Head Shots in Hockey
Hits to the head in ice hockey.
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Ice hockey is a wonderful, yet dangerous sport. The potential for serious injuries is quite high due to the fact that players are much larger and faster than in the past. Over the last few years, hits involving intent to target and injure a player’s head have become problematic, particularly in the National Hockey League, or NHL. Recently, an especially troubling hit occurred in a playoff game between the Chicago Blackhawks and the Phoenix Coyotes in which Raffi Torres, of the Coyotes, injured Marian Hossa, of the Blackhawks, to the point where Hossa was rushed to a local hospital. Fortunately, Hossa was released with only minor injuries. However, Torres was suspended for twenty-five games, one of the longest suspensions in NHL history, for intending to target and injure Hossa’s head. Did this particular hit actually involve intent to injure the opponent’s head? Did Torres deserve such a lengthy suspension? In order to answer those questions certain criteria must be established to determine what constitutes a hit with intent to target and injure the head.
First, the principle point of contact must be the head. No matter what else occurs, if the principle point of contact with the opposing player is not the head, then the hitting player cannot be accused of intending to injure it. Second, the hitting player must leave his feet in order to increase the probability of hitting the opponent’s head. This means that the player must jump off the ice and upward into the opponent they are hitting. Third, the opposing player cannot be in possession of the puck. Hitting in hockey is designed exclusively for the purpose of separating the opposing player from the puck. A hit to a player without possession of the puck demonstrates that the hit was intended solely for the purpose of hurting that player. A hit to any opponent who does not have possession of the puck is designated as interference, and a penalty is assessed to the hitting player. Last, the hitting player must continue taking forward strides into the hit. When a player hits an opponent they are required to stop taking forward strides two or three strides before they get near the opponent. This rule is in place because continuing to take forward strides into a hit only intensifies the injurious effects of that hit. If the hitting player is guilty of this act they are assessed a penalty for charging.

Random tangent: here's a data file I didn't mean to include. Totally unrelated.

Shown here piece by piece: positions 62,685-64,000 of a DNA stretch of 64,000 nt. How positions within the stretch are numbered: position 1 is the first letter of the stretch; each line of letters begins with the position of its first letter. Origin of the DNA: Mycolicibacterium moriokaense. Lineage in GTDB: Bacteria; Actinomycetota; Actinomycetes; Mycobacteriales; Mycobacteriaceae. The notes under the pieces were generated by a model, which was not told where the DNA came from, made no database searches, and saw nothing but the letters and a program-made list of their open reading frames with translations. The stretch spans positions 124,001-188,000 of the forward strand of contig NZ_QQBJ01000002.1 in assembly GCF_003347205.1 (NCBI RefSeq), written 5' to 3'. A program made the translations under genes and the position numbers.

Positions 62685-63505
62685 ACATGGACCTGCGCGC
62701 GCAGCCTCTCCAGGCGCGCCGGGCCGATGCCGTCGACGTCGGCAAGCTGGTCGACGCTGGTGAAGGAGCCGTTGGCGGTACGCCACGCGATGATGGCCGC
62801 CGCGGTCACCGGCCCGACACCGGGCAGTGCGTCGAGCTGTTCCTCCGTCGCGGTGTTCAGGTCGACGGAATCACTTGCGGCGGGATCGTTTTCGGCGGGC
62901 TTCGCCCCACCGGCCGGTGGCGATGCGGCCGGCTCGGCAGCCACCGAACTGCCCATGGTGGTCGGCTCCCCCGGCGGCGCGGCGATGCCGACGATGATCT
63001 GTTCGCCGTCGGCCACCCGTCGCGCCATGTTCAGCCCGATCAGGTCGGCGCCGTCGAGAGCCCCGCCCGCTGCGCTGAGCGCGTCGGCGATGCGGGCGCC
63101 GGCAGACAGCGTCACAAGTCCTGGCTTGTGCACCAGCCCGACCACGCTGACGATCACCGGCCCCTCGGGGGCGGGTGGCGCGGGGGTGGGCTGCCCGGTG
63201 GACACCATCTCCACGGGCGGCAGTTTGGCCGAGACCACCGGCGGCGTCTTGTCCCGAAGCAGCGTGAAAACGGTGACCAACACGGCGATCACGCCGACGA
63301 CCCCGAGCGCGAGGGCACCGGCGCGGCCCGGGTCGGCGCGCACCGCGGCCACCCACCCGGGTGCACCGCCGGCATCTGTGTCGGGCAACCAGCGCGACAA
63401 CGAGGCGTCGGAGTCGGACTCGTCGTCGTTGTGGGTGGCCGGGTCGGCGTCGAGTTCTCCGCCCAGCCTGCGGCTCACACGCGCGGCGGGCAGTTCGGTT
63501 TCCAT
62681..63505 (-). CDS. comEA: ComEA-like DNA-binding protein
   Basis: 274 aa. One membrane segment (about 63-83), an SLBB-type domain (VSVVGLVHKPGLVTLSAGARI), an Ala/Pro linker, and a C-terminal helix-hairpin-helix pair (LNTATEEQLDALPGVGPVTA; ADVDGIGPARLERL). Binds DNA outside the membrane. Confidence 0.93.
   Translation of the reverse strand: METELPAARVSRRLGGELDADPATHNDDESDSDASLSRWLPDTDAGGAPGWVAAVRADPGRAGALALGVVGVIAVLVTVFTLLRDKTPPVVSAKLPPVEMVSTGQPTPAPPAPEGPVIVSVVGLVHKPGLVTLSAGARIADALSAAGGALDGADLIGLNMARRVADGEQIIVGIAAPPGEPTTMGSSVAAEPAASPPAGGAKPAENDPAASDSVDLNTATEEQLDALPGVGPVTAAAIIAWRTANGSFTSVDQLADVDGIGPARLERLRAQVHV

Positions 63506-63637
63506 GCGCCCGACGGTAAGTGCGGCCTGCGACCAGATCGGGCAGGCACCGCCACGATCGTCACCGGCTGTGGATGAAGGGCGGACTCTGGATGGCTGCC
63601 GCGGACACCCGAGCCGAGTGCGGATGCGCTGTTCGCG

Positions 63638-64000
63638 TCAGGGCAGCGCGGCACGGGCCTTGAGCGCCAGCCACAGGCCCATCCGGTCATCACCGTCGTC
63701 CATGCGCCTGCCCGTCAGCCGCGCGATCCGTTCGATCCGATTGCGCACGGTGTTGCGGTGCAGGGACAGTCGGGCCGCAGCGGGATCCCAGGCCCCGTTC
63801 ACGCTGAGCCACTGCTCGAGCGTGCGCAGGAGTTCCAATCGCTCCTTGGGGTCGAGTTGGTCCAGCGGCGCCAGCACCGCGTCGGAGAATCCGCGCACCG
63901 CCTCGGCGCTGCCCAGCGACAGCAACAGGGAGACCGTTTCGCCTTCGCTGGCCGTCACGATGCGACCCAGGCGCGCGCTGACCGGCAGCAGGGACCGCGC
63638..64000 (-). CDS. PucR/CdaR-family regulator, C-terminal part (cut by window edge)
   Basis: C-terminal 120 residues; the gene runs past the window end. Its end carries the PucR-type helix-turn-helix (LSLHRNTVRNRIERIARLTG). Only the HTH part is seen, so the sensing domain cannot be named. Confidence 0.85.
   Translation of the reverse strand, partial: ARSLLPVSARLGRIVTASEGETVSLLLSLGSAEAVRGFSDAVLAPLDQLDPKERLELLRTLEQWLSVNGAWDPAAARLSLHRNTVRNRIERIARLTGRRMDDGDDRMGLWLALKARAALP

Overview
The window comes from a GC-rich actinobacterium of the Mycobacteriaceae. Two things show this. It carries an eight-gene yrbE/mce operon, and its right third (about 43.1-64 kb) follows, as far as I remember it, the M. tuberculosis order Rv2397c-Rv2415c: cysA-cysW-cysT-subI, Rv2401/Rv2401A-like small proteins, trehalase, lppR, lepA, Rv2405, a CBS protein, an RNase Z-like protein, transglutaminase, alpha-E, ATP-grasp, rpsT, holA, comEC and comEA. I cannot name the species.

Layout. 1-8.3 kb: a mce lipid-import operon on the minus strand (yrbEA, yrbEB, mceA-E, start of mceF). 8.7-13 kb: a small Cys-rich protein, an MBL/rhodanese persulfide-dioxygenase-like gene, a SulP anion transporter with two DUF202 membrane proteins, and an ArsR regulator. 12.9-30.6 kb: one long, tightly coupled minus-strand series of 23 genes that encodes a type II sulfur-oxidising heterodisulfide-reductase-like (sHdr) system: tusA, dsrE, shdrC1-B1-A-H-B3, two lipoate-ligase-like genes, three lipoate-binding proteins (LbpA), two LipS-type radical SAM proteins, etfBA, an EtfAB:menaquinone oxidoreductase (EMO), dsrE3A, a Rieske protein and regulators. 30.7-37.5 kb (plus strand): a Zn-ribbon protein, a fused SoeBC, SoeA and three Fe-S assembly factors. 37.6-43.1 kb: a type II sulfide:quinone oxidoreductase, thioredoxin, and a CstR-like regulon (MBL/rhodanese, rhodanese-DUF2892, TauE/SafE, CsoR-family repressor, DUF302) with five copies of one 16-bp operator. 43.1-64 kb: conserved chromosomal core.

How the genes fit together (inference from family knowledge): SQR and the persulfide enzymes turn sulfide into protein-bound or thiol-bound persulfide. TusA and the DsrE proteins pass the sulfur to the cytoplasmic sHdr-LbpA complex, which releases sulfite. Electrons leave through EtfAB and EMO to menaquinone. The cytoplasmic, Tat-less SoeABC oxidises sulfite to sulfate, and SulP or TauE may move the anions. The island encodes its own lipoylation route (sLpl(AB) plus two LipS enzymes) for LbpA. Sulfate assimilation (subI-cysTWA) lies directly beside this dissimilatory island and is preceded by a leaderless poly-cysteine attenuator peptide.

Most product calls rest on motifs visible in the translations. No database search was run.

Although Raffi Torres did not continue taking forward strides into his hit on Marian Hossa, he did make Hossa’s head the principle point of contact. When Torres hit Hossa, his elbow clearly slammed into his head, causing it to snap back violently as he tumbled to the ice. In addition, Torres clearly left his feet by jumping up and into Hossa. This increased the severity of the blow to Hossa’s head. Also, possession of the puck had been lost several moments before the hit took place. This means that the hit was late, and was not executed to take the puck away from Hossa. Regardless of the fact that he did not charge into Hossa, Torres absolutely demonstrated intent to target and injure the head by leaving his feet in order to ram his elbow into Hossa’s head. Additionally, the fact that the hit occurred several moments after Hossa had lost possession of the puck demonstrates that this hit was for the sole purpose of injuring the player because it did not entail separating the opposing player from the puck. Since three of the four criteria were met, this hit definitely warranted the lengthy suspension handed down because of it.
Clearly, this type of hit is despised in hockey. Players need to take more responsibility for their actions, and hockey officials need to hand out lengthier suspensions in order to prevent more injuries in the future. If steps are not taken to remove this type of hit from the game, players will inevitably end up paralyzed or dead from snapped necks and broken spines because of dangerous hits like this one.